Next, the defendant claims that the evidence did not support the jury's verdict of guilt as to any of the charges of which he was convicted.5 We disagree.
We review a claim of evidentiary sufficiency by applying a two part test. “First, we construe the evidence in the light most favorable to sustaining the verdict. Second, we determine whether upon the facts so construed and the inferences reasonably drawn therefrom the [finder of fact] reasonably could have concluded that the cumulative force of the evidence established guilt beyond a reasonable doubt․ [I]n viewing evidence which could yield contrary inferences, the [finder of fact] is not barred from drawing those inferences consistent with guilt and is not required to draw only those inferences consistent with innocence. The rule is that the [finder of fact's] function is to draw whatever inferences from the evidence or facts established by the evidence it deems to be reasonable and logical.” (Internal quotation marks omitted.) State v. Ovechka, 292 Conn. 533, 540–41, 975 A.2d 1 (2009).
In support of this claim, the defendant argues: “The evidence before the jury consisted of the victim's testimony, the testimony of constancy of accusation witnesses whose testimony was largely inadmissible, medical personnel who saw the victim after any incident occurred and who could not testify as to the incident itself but whose testimony was offered in large part to bolster the credibility of the victim, chain of custody witnesses, results of a physical examination showing no trauma to the victim, and forensic evidence that in large part did not conclusively prove the defendant's participation in the act.”6
Beyond the arguments set forth previously, the defendant's sufficiency analysis does not focus on the evidence as it relates to any specific essential elements of the crimes at issue. Absent a more tailored sufficiency analysis by the defendant, we will address only the broad arguments set forth previously, none of which is persuasive. There is no legal basis for the defendant's argument that, with regard to any count of the state's information, the state was required to present forensic evidence that conclusively proved the defendant's criminal liability. Likewise, there is no legal basis for the defendant's argument that, with regard to any count of the state's information, the state was required to present the results of a physical examination showing trauma to the victim. To the extent that the defendant interjects an argument that the evidence included inadmissible constancy of accusation testimony and inadmissible testimony that bolstered the victim's credibility, we note that such testimony is properly considered by a reviewing court in evaluating the sufficiency of the evidence. See, e.g., State v. Smith, 73 Conn.App. 173, 180, 807 A.2d 500 (“a claim of insufficiency of the evidence must be tested by reviewing no less than, and no more than, the evidence introduced at trial”), cert. denied, 262 Conn. 923, 812 A.2d 865 (2002).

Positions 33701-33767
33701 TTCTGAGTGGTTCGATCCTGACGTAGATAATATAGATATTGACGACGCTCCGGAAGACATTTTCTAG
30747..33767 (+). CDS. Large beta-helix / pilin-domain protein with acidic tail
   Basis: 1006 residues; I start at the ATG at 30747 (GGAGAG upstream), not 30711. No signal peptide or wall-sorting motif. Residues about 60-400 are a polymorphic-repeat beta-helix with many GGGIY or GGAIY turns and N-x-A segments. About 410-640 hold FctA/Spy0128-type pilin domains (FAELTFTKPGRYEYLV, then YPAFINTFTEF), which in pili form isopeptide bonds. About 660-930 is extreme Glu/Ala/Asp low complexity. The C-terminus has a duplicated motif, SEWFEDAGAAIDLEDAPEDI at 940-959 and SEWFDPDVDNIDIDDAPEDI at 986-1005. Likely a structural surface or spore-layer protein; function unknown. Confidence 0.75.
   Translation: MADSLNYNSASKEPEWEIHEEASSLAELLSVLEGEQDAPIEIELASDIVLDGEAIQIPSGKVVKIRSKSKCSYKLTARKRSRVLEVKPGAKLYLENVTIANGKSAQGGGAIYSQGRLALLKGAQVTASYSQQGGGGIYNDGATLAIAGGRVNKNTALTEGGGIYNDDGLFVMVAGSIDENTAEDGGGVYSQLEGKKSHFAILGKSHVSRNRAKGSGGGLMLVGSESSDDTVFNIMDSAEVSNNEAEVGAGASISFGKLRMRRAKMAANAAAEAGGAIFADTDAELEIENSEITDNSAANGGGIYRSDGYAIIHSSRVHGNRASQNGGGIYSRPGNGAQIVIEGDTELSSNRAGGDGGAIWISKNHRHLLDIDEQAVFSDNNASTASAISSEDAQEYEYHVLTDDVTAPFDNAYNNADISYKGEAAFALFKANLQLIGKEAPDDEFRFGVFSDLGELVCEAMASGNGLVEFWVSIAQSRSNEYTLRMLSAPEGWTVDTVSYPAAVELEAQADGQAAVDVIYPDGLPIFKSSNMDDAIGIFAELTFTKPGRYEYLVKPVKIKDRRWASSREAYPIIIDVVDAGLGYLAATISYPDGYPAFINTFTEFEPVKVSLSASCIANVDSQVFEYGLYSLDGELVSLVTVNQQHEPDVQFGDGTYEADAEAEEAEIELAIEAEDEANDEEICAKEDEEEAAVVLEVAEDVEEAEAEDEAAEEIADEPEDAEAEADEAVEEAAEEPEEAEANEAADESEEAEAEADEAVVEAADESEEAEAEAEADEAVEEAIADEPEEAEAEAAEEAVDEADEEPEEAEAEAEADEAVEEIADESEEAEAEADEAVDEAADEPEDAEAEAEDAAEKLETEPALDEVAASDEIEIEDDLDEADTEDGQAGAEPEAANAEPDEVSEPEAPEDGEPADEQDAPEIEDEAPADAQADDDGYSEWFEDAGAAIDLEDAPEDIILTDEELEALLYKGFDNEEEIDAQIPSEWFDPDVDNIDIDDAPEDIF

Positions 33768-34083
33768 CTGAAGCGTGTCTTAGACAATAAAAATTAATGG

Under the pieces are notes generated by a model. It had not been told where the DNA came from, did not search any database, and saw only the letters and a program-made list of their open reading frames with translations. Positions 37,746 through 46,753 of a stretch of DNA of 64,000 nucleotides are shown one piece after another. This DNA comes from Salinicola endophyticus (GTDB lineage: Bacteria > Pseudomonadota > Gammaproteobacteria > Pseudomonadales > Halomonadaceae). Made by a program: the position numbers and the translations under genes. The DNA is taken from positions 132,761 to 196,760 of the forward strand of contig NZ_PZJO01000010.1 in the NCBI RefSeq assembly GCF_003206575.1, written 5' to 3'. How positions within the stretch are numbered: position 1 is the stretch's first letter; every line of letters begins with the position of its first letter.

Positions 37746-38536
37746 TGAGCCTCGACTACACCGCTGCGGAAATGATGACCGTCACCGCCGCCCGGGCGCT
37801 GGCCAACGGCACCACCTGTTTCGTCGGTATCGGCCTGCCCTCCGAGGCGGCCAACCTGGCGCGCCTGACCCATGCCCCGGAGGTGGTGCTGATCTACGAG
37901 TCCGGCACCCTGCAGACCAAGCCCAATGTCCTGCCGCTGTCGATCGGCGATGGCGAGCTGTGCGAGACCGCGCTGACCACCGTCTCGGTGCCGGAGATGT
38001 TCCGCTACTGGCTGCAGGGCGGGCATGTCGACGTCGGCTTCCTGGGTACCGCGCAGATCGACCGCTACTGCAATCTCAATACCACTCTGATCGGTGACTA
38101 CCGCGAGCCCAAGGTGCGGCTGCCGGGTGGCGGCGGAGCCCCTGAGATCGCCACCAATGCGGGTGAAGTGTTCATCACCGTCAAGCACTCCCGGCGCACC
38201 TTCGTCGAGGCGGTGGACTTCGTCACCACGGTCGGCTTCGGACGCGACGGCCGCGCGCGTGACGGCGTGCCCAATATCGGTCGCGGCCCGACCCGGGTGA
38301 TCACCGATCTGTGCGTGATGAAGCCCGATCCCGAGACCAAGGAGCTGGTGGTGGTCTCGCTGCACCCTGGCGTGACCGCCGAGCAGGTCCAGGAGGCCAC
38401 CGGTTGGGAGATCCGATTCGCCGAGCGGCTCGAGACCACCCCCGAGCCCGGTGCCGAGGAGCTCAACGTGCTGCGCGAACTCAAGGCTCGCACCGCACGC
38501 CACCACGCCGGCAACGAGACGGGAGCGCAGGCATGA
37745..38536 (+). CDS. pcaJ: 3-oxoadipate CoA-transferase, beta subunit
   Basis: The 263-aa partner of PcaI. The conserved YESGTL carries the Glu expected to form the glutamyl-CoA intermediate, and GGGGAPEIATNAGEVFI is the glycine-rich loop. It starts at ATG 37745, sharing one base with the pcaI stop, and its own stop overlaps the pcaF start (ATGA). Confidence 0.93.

The defendant, in his analysis of the evidence, appears to belittle the significance of the victim's testimony. That is, the defendant appears to argue that without physical evidence that conclusively corroborated the victim's version of events, the state did not satisfy its burden of proof. The victim's testimony, which strongly was corroborated by the results of the forensic testing of the victim's underwear, constituted sufficient evidence to support the defendant's conviction. At trial, the victim identified the defendant and testified concerning the events that transpired during the late evening hours of December 26, 2008, and the early morning hours of December 27, 2008. The victim recalled that the defendant came into the bedroom in which she was sleeping, woke her and sexually assaulted her. The victim testified that the defendant inserted his penis in her vagina, her “bottom” and her mouth. The victim testified that, after the assault, the defendant instructed her to clean herself with a tissue, cleaned his penis with a tissue and told her that if she “told anybody” he would “mess [her] up.” On the basis of the victim's testimony, as well as the physical evidence that supported it, the jury reasonably could have found that the state proved beyond a reasonable doubt that the defendant committed the crimes of sexual assault in the first degree, in the manner charged in counts one and three, and risk of injury to a child, in the manner charged in counts four, five and six.
Finally, the defendant claims that the court improperly denied his motion for a new trial. We decline to review this unpreserved claim.
On June 29, 2010, the defendant filed a “motion for a new trial.” The body of the motion stated: “The defendant ․ hereby moves this Honorable Court to grant him a new trial as it is required in the interests of justice. The interests of justice mandate a new trial, as required by Rule 42–53 of the Connecticut Rules of Practice.” On October 14, 2010, the same day as the court's sentencing hearing, the court took up the motion for a new trial. Upon inquiry by the court, the defendant's attorney stated: “Practice Book § 42–53 states that in the interests of justice, a new trial may be granted the defendant, and, on his behalf, I make that pro forma motion, again, this morning. I believe I made one toward the end of the trial, orally, as well.” The prosecutor replied: “Obviously, we oppose, and I would emphasize the words, pro forma.” The court stated: “Well, [the motion] cites the interests of justice and nothing more. It's denied.”